We’ve all seen Eastern Promises, right? Or you’re at least aware of it, I assume?
If you haven’t been living in a ’50’s-style bomb shelter, then you remember tatted-up Viggo Mortensen as a Russian gangster in Eastern Promises. The Mark of Cain is a documentary about the significance of tattoos in Russian prison culture (which would explain how Mortensen’s character got all those tattoos, right?). What starts out as a documentary about tattoos and their meanings also takes on an interesting, if saddening, look at Russian prison life.
Tattoos are symbolic in Russian prison culture. Each symbol represents a variety of things; cupolas on churches represent the number of convictions a convict has, epaulets tattooed on shoulders represent the rank of the individual in the crime world and so on and so forth.
The Mark of Cain examines every aspect of the tattooing, from the actual creation of the tattoo ink, interviews with the tattooers and soberly looks at the double-edged sword of prison tattoos. In many ways, they were needed to survive brutal Russian prisons, but mark the prisoner for life, which complicates any readmission to “normal” society they may have. Tattoos expressly identify what the convict has been convicted of, how many prisons he’s been in and what kind of criminal he is. Tattoos, essentially, tell you everything you need to know about that person without ever asking.
The documentarians interview prisoners, criminologists and the men who run the prisons. What comes out of these interviews and the extensive footage of both men and women’s prisons is not necessarily just a culture of tattooing, but a violent, brutal system that engenders the necessity of the protection of tattoos in many ways. It’s not the only reason, but it appears to be a large factor in the spawning and flourishing of tattoo culture.
The unflinching look at the Russian prison system is slowly woven into the film. Cells meant to hold 15 hold 35 to 45 men. Drug-resistant TB runs rampant through the prison populations and prisoners are served three meals a day of watery slop. There are allegations of brutality by the guards. As these men deal with pestilence, violence and grossly substandard living conditions, the prison guards and administration put on a talent show.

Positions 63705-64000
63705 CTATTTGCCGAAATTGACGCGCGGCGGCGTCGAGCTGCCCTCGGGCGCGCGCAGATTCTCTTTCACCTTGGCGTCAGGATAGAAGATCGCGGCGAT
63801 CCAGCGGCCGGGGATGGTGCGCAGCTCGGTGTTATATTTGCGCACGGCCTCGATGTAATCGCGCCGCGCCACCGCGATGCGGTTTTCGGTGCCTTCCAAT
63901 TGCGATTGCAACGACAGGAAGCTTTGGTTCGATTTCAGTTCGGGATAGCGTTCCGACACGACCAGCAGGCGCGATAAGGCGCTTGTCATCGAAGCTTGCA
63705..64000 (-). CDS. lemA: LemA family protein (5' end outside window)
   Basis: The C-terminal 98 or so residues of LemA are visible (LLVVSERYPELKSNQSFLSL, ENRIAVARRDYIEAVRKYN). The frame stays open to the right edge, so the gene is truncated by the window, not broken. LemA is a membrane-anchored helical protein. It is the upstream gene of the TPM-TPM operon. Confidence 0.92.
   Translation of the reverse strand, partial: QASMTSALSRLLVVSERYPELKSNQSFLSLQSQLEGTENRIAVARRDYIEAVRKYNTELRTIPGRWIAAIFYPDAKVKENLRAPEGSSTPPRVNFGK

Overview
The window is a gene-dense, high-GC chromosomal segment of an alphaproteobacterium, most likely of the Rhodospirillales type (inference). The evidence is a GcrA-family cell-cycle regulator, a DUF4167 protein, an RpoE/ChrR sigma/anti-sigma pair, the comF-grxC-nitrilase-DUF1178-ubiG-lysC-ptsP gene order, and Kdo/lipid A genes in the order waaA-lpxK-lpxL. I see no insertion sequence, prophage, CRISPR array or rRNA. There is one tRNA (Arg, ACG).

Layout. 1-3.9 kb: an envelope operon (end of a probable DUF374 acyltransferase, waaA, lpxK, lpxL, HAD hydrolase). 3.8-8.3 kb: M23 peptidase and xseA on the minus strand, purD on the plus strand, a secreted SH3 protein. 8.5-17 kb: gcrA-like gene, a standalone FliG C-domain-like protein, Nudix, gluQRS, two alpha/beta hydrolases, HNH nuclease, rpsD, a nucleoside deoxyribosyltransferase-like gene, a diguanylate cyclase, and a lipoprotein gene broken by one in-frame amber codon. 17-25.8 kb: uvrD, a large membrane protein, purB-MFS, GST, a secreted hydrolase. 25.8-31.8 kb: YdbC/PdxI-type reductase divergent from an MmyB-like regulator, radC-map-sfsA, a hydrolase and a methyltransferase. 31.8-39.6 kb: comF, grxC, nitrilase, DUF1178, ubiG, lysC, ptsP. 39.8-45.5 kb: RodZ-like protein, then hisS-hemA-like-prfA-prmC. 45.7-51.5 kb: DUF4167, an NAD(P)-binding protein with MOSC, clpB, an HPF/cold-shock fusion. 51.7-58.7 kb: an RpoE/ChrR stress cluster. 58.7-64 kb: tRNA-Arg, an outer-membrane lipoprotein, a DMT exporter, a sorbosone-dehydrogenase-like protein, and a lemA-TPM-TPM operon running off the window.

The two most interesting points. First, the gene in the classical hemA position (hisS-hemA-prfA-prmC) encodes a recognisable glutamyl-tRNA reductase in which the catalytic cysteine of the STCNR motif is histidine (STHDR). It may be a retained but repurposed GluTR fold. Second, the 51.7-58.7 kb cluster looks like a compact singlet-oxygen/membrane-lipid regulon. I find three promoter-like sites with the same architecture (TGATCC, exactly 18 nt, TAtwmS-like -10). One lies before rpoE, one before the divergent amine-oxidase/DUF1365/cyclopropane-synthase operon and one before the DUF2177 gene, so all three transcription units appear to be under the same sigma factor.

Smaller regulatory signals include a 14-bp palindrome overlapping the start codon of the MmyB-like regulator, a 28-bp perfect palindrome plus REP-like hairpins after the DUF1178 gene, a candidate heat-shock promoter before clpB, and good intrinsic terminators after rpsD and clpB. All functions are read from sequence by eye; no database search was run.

Tattooing for symbolism is on the decline, but the film shows the remorse and regret of the prisoners who do have them, mainly for what each tattoo means. Some of the prisoners express fear at reintegrating into society. Some entered into the system while Russia was still the U.S.S.R., meaning they must re-enter society as outcasts while simultaneously adjusting to a completely new country. Many of the prisoners express disgust at the prison system in general – thievery gets you a harsher sentence than killing someone, for example, and many of the prisoners convey a universal repugnance at the system that has fostered illness, malnutrition and a sad standard of living.
It is not only the prisoners that feel disgust; one of the experts they interview is less than pleased with the system and some of the family members of inmates are interviewed. The families worry over their sons eating enough; they send food and rations into the prisons, hoping their sons will get some scraps since they understand they are not fed enough. Corruption in the Russian prison system is merely hinted at here, as the relatives confess they know their family members may not even receive a tenth of what they send. The rest will be “confiscated”.
The Mark of Cain is an excellent documentary. While the subject matter is sad, it’s worth a watch. It tackles a sprawling bureaucratic prison system, humanizes it, shows its faults and an interesting culture that has spawned partially out of necessity, without a heavy hand and without going overboard on the moralizing. It presents a variety of viewpoints on Russian prison life. Depressing, but oddly interesting, it’s a strange and worthwhile look.